ECON 507. The Japanese Economy. (3) II. Analyzes Japan's growth, productivity change, income distribution, government policies, agriculture, industrial structure, labor relations, education and technology, and international trade and finance. Emphases will be on U.S. & Japanese competition and comparisons. Pr.: ECON 110.

ECON 523. Human Resource Economics. (3) II. An introduction to the economic forces influencing wage and employment determination, income differentials, unemployment, and the production and acquisition of human capital. Emphasis on public policy, labor unions, and other relevant institutions. Pr.: ECON 120. May not be counted toward economics major.

ECON 524. Sports Economics.  (3)  An economic analysis of professional and amateur sports.  Pay determination of professional athletes, monopsony power of owners, discrimination, the importance of leagues, competitive balance, antitrust issues, collective  bargaining, the financing of sports, stadiums, and current economic issues in sports.  Pr.: ECON 120. May not be counted toward economics major.

ECON 527. Environmental Economics. (3) II. Economics of environmental market failure and the efficient use of exhaustible and renewable resources. Topics include the application of markets and government policies to greenhouse warming, air and water pollution, and recycling. Pr.: ECON 120.

ECON 536. Comparative Economics. (3) II. The transition by Russia, Ukraine, Eastern and Central Europe, and Central Asia to market economics; economic reform in China, India, and other countries; and Marxian critiques of capitalism. Pr.: ECON 110 or 120.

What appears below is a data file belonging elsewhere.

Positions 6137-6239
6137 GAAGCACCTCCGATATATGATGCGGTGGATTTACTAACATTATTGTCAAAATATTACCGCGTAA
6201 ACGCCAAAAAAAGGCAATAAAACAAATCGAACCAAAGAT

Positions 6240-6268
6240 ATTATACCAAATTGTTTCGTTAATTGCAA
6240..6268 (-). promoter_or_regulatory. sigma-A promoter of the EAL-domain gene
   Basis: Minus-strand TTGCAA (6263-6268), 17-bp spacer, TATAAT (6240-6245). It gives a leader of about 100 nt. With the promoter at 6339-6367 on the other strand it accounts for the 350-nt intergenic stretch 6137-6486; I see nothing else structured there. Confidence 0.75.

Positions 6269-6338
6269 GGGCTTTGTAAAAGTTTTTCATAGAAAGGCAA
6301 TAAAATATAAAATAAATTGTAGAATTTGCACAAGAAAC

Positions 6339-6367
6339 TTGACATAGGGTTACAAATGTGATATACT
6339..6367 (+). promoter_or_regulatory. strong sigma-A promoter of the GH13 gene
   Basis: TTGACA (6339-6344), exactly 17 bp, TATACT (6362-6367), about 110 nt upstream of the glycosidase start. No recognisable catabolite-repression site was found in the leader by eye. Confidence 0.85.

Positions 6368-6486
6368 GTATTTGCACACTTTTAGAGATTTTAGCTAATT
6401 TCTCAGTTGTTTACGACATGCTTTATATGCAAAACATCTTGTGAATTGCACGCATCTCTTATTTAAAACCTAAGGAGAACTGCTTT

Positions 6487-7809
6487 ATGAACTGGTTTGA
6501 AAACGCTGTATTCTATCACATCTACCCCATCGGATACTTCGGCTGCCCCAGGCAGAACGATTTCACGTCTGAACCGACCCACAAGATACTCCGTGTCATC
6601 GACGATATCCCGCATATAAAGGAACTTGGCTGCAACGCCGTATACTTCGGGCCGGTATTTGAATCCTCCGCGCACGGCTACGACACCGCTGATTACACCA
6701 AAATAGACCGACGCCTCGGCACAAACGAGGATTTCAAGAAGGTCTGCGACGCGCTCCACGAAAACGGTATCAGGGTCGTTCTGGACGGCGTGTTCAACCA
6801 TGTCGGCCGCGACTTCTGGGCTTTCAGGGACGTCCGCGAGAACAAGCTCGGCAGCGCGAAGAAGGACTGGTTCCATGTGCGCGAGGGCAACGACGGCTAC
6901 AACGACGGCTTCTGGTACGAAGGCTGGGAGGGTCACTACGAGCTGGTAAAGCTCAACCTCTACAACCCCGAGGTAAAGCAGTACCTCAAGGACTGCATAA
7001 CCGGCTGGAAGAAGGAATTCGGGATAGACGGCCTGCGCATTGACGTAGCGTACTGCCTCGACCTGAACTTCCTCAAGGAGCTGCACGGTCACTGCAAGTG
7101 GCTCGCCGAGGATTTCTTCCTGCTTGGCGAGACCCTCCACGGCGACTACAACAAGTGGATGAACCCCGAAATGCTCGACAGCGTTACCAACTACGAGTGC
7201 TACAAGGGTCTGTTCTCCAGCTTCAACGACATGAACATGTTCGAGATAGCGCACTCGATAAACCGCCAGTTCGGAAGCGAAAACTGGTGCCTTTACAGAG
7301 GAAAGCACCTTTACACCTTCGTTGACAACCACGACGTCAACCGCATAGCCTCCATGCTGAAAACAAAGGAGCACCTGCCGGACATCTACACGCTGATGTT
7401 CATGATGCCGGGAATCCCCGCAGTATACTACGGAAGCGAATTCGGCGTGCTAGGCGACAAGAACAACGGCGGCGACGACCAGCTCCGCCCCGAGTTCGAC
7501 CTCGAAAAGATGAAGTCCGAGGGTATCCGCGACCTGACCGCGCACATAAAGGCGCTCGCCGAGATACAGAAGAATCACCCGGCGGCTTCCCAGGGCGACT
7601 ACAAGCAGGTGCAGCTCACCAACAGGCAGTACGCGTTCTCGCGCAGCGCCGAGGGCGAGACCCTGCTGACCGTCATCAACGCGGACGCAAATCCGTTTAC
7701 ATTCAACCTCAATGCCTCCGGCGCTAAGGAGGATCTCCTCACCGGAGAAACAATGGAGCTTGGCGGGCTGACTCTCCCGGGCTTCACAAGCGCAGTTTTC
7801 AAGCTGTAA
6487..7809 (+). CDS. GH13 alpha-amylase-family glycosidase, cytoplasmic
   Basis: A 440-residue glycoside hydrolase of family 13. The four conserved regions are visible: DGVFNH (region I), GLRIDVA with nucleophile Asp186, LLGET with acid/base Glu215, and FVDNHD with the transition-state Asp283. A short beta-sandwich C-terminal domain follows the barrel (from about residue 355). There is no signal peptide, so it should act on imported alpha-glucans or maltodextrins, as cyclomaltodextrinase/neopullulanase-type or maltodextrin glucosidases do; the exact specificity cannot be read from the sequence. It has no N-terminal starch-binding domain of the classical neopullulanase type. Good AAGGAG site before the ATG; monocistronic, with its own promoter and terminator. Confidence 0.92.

ECON 555.  Urban and Regional Economics. (3) I. An examination of the determinants of the economic performance of urban and regional economies, including theory, problems, and policy. Pr.: ECON 120.

ECON 682. Development Economics. (3) I, II. Factors influencing the economic modernization of the less-developed countries. Emphasis on capital formation, investment allocation, structural transformation, population growth, development planning, and the international economics of development. Pr.: ECON 110.

ENGL 220. Fiction into Film. (2) I, II, S. Critical analysis of literary texts and their film adaptations. 

ENGL 230. Classical Cultures. (3) I, II, S. Ancient Greek and Roman cultures. As do all courses in this sequence (ENGL 231-234), course examines Western culture through literature, philosophy, religion, art, and music.  The four courses may be taken individually and in any order.